From our private database of 13,000+ case briefs...
Dougherty v. Rubenstein
Court of Special Appeals of Maryland
914 A.2d 184 (2007)
While in the hospital following a stroke, James Dougherty was disoriented, paranoid, and had extreme difficulty communicating. Two doctors examined James and certified that he suffered from dementia, that the dementia was permanent, and that as a result of his dementia James did not have the capacity to consent to the appointment of a guardian. James’ doctor recommended that he be placed in a nursing home. James’ only child, Jay Dougherty, placed James in a care home. James was angry with Jay for placing him in the care home, and refused to speak with Jay. James’ sister, Janet Rubenstein, removed James from the care home and returned James to his own home, where he improved and was able to live alone for several years. Jay had been handling James’ finances since James’ hospitalization. After James returned home, he accused Jay of stealing from him, and refused to consider any records that would have shown that Jay had not stolen from him. James executed a will that disinherited Jay, leaving his estate to his own sisters, including Janet. Jay (plaintiff) petitioned the circuit court to set aside James’ will, and Janet (defendant) sought probate of James’ will. The trial court disagreed with the hospital doctors’ opinion that James suffered from permanent dementia, because James was able to live and care for himself alone for several years. The trial court held that James’ belief that Jay had stolen from him was a delusion, but not an insane delusion, because James was not suffering from a mental disease when he executed his will. The court refused to set aside James’ will. Jay appealed, arguing that James’ will must be set aside because it was based on an insane delusion.
Rule of Law
Holding and Reasoning (Eyler, J.)
What to do next…
Unlock this case brief with a free (no-commitment) trial membership of Quimbee.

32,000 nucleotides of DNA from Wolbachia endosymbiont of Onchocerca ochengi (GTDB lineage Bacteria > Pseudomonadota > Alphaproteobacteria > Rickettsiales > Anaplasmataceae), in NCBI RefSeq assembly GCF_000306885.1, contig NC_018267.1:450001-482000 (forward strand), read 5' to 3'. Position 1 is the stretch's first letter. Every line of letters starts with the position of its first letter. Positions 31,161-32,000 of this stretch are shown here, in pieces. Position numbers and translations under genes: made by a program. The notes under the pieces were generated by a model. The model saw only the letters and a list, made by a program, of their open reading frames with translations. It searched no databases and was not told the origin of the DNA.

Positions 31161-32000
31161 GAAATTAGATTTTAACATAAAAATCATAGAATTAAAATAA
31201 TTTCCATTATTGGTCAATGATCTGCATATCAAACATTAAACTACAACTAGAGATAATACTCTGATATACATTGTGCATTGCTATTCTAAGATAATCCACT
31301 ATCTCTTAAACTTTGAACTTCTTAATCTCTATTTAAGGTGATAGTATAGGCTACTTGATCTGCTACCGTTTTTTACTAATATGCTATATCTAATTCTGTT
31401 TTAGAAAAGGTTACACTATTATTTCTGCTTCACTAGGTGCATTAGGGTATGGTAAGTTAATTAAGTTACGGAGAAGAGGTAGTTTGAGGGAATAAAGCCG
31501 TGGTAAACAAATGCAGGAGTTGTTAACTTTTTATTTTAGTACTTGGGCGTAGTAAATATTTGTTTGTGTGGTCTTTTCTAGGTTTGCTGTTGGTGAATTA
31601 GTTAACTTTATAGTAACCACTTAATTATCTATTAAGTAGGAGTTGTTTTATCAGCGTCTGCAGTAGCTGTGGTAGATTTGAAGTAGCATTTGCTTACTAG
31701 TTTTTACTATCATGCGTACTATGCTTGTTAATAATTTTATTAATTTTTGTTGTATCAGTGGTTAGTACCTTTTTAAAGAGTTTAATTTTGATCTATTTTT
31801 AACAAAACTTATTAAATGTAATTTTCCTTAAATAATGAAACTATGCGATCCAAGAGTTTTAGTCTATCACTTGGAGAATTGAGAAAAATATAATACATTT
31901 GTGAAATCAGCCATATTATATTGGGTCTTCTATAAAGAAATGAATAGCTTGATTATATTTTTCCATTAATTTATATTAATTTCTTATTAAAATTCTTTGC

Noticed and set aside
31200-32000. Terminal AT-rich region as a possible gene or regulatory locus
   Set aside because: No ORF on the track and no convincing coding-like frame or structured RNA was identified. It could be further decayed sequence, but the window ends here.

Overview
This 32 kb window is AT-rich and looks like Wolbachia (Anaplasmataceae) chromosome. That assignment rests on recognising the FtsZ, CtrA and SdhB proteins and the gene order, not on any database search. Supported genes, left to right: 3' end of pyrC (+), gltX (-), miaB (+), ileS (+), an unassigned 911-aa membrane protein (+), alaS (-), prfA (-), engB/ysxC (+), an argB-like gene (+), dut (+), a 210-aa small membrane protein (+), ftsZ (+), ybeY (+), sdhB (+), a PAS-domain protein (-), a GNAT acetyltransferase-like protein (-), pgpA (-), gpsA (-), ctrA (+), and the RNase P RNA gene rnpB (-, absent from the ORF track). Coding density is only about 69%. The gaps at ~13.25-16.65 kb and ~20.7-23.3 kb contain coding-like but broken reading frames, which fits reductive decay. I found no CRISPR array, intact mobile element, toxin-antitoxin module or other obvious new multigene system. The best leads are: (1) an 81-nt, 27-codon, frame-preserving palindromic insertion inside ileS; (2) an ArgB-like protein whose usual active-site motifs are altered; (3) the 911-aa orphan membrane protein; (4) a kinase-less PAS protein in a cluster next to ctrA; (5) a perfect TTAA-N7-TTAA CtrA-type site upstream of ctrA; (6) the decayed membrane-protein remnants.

You’ll be in good company: Quimbee is one of the most widely used and trusted sites for law students, serving more than 97,000 law students since 2011. Some law schools—such as Yale, Vanderbilt, Berkeley, and the University of Illinois—even subscribe directly to Quimbee for all their law students. Read our student testimonials.
Learn more about Quimbee’s unique (and proven) approach to achieving great grades at law school.
Quimbee is a company hell-bent on one thing: helping you get an “A” in every course you take in law school, so you can graduate at the top of your class and get a high-paying law job. We’re not just a study aid for law students; we’re the study aid for law students. Read more about Quimbee.
Here's why 128,000 law students have relied on our case briefs:
- Written by law professors and practitioners, not other law students. 13,000 briefs, keyed to 176 casebooks. Top-notch customer support.
- The right amount of information, includes the facts, issues, rule of law, holding and reasoning, and any concurrences and dissents.
- Access in your classes, works on your mobile and tablet. Massive library of related video lessons and high quality multiple-choice questions.
- Easy to use, uniform format for every case brief. Written in plain English, not in legalese. Our briefs summarize and simplify; they don’t just repeat the court’s language.